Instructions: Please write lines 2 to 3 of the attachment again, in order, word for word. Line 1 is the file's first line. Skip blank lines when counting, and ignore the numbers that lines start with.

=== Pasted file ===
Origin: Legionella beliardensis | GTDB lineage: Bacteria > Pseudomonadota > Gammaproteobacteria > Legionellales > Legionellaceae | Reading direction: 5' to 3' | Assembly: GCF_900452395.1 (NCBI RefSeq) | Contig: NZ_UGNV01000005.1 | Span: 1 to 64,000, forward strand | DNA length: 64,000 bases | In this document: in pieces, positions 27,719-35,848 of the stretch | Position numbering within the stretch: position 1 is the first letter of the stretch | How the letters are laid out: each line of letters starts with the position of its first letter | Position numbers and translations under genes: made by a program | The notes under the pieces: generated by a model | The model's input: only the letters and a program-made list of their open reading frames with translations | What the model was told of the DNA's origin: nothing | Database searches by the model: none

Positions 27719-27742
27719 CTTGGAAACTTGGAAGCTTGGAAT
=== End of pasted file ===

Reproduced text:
Positions 27719-27742
27719 CTTGGAAACTTGGAAGCTTGGAAT